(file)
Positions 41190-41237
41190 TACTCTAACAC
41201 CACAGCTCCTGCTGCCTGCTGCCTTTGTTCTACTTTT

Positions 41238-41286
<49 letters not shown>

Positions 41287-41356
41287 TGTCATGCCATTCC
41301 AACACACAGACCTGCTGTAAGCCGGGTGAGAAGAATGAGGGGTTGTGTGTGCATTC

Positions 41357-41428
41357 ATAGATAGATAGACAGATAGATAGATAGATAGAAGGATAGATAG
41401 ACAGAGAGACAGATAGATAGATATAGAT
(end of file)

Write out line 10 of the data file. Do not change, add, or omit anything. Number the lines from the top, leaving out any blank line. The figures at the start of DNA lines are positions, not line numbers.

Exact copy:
41357 ATAGATAGATAGACAGATAGATAGATAGATAGAAGGATAGATAG